Social media shows its power
By Kate Bulkley
For Broadcast August 01, 2013
All3Media is taking the lead in testing new formats, says Kate Bulkley
Maybe it was the birth of the royal baby. Perhaps the sunshine. Or could it just be that TV’s relationship with social media has matured naturally?
Broadcasters and TV producers are starting to understand that Facebook and Twitter are more than just bolt-ons for shows’ marketing plans. Speak to the right people and they’ll tell you social media is a beast that can beat down PVRs and the likes of Netflix, while also creating more moments that can capture viewers’ attention before, during and after a show airs.
All3Media is one such company, and NBC’s The Million Second Quiz, the new 24/7 gameshow created by Studio Lambert, is a good example.
From the outset, a 12-day live quiz broadcast from an hourglass-shaped box in New York City is a good idea, but not a great one. But when you realise that viewers could be playing the game at home one evening via social media and be in NYC playing live on TV the next, it starts to get more interesting.
NBC has signed the ubiquitous Ryan Seacrest to front The Million Second Quiz, and other programmes on the network will ‘check in’ to the show all day as contestants play 24/7 for 12 days straight – including during the ads – to win up to $10m. It is not a given that social media will help make the show a winner, but the network is pulling out all the stops.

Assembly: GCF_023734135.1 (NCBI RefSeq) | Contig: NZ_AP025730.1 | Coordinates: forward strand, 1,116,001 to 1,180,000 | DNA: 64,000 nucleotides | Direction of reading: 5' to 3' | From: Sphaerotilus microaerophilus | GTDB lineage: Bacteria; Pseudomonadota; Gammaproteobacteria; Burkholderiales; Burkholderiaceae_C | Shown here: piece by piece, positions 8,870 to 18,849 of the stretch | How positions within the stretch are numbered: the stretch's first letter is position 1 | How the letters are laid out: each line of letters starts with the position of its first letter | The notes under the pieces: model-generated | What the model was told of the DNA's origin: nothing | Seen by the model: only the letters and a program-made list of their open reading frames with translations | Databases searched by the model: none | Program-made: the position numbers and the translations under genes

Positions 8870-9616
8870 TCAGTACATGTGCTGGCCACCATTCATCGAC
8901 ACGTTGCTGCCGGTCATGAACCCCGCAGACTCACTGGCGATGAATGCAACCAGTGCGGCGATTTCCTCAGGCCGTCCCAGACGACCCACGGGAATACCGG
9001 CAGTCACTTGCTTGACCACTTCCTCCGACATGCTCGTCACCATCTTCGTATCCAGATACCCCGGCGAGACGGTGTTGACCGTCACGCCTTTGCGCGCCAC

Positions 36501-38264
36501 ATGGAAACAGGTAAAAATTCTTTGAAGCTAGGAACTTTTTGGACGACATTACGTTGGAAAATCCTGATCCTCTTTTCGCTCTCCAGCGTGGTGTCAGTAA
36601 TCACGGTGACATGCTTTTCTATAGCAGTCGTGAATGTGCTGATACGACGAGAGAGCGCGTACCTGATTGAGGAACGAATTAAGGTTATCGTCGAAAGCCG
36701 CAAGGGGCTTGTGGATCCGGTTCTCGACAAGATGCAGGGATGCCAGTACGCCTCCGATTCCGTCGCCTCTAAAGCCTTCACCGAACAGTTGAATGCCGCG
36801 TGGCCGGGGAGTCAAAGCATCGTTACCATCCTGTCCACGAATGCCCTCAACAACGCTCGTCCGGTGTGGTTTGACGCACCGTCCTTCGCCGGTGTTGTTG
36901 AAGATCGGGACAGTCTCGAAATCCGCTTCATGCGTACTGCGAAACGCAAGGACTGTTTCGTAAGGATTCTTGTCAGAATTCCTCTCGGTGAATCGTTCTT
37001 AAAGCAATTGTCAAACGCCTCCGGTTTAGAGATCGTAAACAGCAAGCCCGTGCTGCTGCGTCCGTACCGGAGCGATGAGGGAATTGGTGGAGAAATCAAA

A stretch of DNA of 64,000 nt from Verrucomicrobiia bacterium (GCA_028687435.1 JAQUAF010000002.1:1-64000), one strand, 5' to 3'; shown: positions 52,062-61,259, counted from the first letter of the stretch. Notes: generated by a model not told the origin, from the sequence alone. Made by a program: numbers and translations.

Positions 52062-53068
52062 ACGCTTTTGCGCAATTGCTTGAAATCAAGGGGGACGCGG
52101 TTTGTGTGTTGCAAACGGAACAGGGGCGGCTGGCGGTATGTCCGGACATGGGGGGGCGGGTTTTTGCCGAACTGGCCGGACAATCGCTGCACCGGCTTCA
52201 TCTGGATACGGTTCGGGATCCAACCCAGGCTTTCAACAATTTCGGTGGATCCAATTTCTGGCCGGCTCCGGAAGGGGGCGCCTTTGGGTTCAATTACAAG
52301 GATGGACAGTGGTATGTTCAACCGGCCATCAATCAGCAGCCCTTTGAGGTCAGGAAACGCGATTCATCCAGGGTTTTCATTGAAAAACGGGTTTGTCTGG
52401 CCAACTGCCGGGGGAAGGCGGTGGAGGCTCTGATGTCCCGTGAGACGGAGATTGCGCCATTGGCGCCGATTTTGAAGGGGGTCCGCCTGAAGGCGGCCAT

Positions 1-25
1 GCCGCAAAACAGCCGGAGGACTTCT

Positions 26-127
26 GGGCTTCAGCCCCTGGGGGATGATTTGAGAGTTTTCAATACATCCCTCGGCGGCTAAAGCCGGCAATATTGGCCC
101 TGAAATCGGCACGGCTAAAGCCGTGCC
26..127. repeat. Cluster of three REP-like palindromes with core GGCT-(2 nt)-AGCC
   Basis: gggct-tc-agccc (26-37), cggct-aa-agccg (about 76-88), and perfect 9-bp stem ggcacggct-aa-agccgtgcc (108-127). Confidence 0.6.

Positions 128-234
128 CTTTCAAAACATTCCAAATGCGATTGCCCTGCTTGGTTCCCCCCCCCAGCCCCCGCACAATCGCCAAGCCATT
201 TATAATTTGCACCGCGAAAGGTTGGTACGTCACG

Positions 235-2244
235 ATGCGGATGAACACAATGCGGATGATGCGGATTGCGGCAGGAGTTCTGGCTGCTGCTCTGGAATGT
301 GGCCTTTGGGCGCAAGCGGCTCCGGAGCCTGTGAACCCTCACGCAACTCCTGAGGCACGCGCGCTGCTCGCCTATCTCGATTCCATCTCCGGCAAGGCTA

And it is not just gameshows that are getting the social media makeover. Another All3Media show, Midsomer Murders, is in its 15th season and might not appear to be a prime candidate for social media change. Yet its Facebook community is now contributing questions for on-set interviews with the characters that are posted on the social network.
Midsomer Murders also has a Facebook game, and All3Media recently let gamers create their own new levels with which to challenge their friends. The idea is to tap into the super-fans, who have boundless amounts of energy and ideas for shows they love. Talk about power to the people.
Many shows have also tapped into Twitter for promotion and All3Media plans to take that to the next level. For crime drama Hinterland, which is set to air on BBC Wales this year and BBC4 next year, All- 3Media International is constructing a Twitter ‘conversation plan’, so that instead of random cast or crew members tweeting before, during and after the show, producers can create and send out ‘timed tweets’ that a local broadcaster can load onto Twitter while the show is on air, timed to coincide with certain moments in the show.
All3Media senior vice-president of digital and head of business affairs Gary Woolf says it’s about finding ways the broadcaster and producer can co-own the social experience. “It’s about trying to spot things that will trend and that will keep people engrossed in the show both during and between transmissions,” he explains.
The lines between marketing and production are blurring and are only going to become even more intertwined. Perhaps by the time Prince George is grown up, social media won’t be called social media any more – just simply entertainment.